It's used to create and manage encrypted partitions - period. Or not?
The first step to create the encryption actually was

cryptsetup luksFormat /dev/sda2

So what we have here

  • cryptsetup - well, thats easy, the command actually doing somethings with encryption
  • luksFormat - this means basically 2 "operations". luks for handling LUKS (Linux Unified Key Setup, an encryption standard under Linux) and Format, which doesn't format the device in the common sense. It doesn't even delete anything on that partition except a small part to mark it as a LUKS partition and creates key-slots. From the man-Page:
    initializes  a  LUKS  partition  and  sets  the initial key, either via prompting or via <key file>.
    So if you want to really blank the device (maybe you had confidential data on it before) you should wipe it with either a program or just do a 
    dd if=/dev/urandom of=/dev/sda2 bs=4096
    The latter is NOT compliant to any data erasing standard but should be sufficient enough for most people. Anyway it will take a long time to complete.
  • /dev/sda2 is the device being initialized.
So the command runs and you will be asked to type in an uppercase YES and a passphrase. You could also support a key file (where you can use e.g. a 2048 byte, random generated key which is currently not breakable in a human measurable amount of time) which is stored on a thumb drive. Or if you have more encrypted partitions with different keys you can encrypt one partition with a passphrase and store the keyfiles on it to decrypt the other partitions. Tons of possibilities.
You have up to 8 keyslots - so you can use different mechanisms to unlock the device later (keyfiles or passphrases). The more keys you assign to the device, the more likely it is that someone may gather one of those keys (theoretically).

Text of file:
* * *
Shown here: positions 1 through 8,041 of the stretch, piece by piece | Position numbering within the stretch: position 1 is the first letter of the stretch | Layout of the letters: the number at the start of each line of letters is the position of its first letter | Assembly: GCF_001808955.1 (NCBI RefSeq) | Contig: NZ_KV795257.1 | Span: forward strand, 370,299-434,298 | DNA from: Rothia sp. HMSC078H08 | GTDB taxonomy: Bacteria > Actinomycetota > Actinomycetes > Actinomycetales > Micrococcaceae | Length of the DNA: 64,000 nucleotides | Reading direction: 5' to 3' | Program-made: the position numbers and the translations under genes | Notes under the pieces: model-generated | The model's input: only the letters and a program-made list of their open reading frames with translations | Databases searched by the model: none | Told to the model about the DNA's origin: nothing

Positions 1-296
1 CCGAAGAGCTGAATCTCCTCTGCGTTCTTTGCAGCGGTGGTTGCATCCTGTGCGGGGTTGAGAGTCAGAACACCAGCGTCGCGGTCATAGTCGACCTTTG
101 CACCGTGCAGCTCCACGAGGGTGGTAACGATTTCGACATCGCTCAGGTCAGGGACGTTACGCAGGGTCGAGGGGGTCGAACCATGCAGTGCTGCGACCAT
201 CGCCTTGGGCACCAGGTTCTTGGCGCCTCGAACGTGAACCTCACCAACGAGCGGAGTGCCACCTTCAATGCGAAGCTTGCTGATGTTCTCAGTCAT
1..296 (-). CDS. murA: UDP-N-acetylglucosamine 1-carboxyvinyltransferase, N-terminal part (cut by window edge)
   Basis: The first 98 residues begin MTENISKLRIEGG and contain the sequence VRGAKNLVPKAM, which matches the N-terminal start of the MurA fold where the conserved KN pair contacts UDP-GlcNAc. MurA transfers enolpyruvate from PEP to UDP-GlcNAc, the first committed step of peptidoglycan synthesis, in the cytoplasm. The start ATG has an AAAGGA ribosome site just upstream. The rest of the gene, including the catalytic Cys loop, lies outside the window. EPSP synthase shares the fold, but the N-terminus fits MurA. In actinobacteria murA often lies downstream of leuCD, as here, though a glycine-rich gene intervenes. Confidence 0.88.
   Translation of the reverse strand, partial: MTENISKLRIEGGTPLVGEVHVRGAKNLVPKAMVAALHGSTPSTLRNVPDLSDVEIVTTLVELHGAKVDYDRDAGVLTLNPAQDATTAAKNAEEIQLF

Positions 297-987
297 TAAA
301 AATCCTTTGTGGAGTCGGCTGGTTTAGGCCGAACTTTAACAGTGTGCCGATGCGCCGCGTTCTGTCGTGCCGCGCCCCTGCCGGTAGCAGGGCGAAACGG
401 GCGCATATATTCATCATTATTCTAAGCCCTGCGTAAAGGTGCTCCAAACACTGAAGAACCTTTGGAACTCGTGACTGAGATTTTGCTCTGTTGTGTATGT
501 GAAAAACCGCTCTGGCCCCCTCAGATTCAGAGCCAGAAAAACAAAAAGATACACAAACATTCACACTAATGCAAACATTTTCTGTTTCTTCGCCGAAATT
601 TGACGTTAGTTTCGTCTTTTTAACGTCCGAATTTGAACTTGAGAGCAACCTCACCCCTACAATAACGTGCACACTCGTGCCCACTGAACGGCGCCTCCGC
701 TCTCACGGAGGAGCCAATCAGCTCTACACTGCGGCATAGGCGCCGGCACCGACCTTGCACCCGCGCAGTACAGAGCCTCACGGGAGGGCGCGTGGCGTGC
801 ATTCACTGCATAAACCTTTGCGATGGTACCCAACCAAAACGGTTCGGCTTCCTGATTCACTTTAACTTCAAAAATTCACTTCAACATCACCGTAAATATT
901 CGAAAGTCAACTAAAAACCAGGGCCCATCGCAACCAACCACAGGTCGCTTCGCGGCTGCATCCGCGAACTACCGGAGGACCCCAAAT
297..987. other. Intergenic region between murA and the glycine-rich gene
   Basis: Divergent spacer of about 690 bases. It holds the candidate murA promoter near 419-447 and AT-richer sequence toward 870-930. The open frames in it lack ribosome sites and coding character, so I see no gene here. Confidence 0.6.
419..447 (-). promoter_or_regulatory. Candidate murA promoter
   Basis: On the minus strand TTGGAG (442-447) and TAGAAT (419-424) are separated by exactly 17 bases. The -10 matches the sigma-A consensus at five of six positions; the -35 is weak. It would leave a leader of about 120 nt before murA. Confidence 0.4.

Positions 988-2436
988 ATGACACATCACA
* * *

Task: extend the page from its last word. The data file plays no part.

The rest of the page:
Then the second step

cryptsetup luksOpen /dev/sda2 crypt

opens the device. But why open?
There is a device /dev/sda2 which supports encryption but the kernel doesn't directly know how to handle it. You shouldn't put a filesystem on it because then the encryption would be lost. You need an additional layer between the device and the kernel. This is done with luksOpen. It creates a mapper device /dev/mapper/crypt (or any other name you give this after the device in the command above) which then can be used to  put a filesystem or something else on it. The informations written to that device will be handled by the Device Mapper and then dm_crypt (for the encryption) and the encryption related kernel modules (aes_generic, aes_x86_64, crypt and sha256_generic since the default encryption is aes-cbc-essiv:sha256).
If you want to learn more about the possible encryptions i suggest you read the homepage of cryptsetup and some wikipedia. This is the real hard/mathematical/technical stuff. Looking at the homepage you will also see which encryption has which performance impact on your system/disk I/O. This should be also considered...the stronger the encryption is, the slower your write and read speed will be. Remember, with great encryption comes great performance decrease (taken from Spidercrypt Part I). Honestly, if you really need top level encryption you should go and buy hardware encryption devices. This will make your life much easier and your system faster (and you can encrypt your whole disk). But be sure you find one that is compatible with linux...